Plasma N-terminal pro-brain natriuretic peptide and brain natriuretic peptide in assessment of acute dyspnea

Yasmin Alibay, Alain Beauchet, Rami El Mahmoud, Caroline Schmitt, Dominique Brun-Ney, Marie-Odile Benoit, Olivier Dubourg, Catherine Boileau, Guillaume Jondeau, Hervé Puy
Biomedicine & Pharmacotherapy 2005, 59 (1): 20-4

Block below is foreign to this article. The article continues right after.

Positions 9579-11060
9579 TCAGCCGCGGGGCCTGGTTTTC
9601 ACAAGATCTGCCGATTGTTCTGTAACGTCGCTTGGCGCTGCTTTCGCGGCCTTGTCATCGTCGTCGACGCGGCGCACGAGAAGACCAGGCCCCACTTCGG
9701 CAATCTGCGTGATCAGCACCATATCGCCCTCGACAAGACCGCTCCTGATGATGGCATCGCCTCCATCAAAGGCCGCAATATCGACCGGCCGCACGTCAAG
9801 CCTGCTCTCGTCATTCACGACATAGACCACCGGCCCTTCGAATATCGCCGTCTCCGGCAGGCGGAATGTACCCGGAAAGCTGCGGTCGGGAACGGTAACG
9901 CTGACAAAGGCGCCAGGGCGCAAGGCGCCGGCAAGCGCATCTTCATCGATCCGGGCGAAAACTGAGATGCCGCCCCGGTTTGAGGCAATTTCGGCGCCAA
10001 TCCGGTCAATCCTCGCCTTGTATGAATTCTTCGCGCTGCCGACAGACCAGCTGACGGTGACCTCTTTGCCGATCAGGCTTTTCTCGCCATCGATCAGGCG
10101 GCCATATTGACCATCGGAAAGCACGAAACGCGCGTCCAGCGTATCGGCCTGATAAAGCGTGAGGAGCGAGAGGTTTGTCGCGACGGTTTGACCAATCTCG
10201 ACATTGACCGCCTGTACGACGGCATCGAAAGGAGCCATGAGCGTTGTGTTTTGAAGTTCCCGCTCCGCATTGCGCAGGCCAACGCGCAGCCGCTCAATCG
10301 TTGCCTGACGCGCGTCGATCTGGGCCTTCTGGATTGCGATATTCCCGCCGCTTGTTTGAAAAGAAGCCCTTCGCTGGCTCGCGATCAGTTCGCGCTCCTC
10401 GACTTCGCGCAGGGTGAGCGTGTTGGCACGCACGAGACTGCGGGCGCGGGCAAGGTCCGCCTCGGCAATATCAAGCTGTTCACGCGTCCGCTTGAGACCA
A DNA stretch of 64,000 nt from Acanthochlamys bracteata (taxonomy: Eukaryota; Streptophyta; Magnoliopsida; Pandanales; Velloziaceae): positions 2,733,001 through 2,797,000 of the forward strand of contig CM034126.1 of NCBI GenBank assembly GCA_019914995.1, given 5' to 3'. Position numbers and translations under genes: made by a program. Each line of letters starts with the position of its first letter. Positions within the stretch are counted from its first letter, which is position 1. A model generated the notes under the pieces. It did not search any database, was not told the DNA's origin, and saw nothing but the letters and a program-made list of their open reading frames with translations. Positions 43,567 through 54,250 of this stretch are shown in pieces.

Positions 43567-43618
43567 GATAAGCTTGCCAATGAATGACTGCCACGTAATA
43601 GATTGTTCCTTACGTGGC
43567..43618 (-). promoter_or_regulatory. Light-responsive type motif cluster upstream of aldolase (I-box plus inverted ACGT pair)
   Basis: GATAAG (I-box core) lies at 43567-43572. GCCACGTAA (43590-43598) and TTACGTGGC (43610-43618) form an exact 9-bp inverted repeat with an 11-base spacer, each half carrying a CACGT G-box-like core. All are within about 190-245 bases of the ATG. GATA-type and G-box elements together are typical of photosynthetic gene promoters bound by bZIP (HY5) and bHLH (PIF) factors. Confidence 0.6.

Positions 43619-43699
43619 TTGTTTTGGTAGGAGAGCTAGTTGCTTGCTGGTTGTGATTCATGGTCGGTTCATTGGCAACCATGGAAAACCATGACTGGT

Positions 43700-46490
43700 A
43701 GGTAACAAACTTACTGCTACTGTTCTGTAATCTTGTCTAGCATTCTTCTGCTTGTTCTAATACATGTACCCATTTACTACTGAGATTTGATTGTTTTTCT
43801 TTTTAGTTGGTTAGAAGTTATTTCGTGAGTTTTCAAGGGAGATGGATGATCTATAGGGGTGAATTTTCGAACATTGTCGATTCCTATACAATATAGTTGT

We examined the analytical correlation between non-radioimmunometric plasma N-terminal pro-brain natriuretic peptide (NT-proBNP) and B-type natriuretic peptide (BNP) and evaluated whether NT-proBNP or BNP was superior in the emergency diagnosis of heart failure and whether this was influenced by age, gender, body mass index (BMI) and renal function. Data were collected prospectively from patients admitted to the emergency department for acute dyspnea. Plasma BNP (Triage, Biosite) and NT-proBNP (Elecsys, Roche diagnostic(R)) were measured at admission in addition to other standard biological parameters and clinical variables. Reference diagnosis was adjudicated by two independent cardiologists using the European society of cardiology guidelines. We evaluated the influence of creatinine clearance, age, gender and BMI on plasma BNP and NT-proBNP levels. One hundred and sixty consecutive patients were included: 84 females and 76 males, mean age 80.1 + 13.5 (16-98). The analytical correlation between the automated electro-chemiluminescence immunoassay for NT-proBNP and the single use fluorescence immunoassay for BNP was satisfactory using the equation: NT-proBNP = 1.1 BNP + 0.57 and a correlation r = 0.93. This was established over a wide range of concentration (5-6400 pg/ml for BNP). Areas under receiver operating characteristic (ROC) curve for BNP and NT-proBNP as a diagnostic marker for heart failure were 0.82 and 0.84, respectively and a BNP level of 150 pg/ml has similar sensitivity and specificity that NT-proBNP level of 1000 pg/ml. The correlation was not influenced by age, gender and BMI of patients. Renal dysfunction did not affect significantly this correlation (r = 0.93). We conclude that NT-proBNP, as assayed in the present study, correlates closely with BNP. This correlation is only slightly modulated by creatinine clearance values. The NT-proBNP appears as accurate as BNP according to area under ROC curve. Used in conjunction with other clinical information, rapid measurement of BNP or NT-proBNP is useful in establishing or excluding the diagnosis of congestive heart failure in patients with acute dyspnea.

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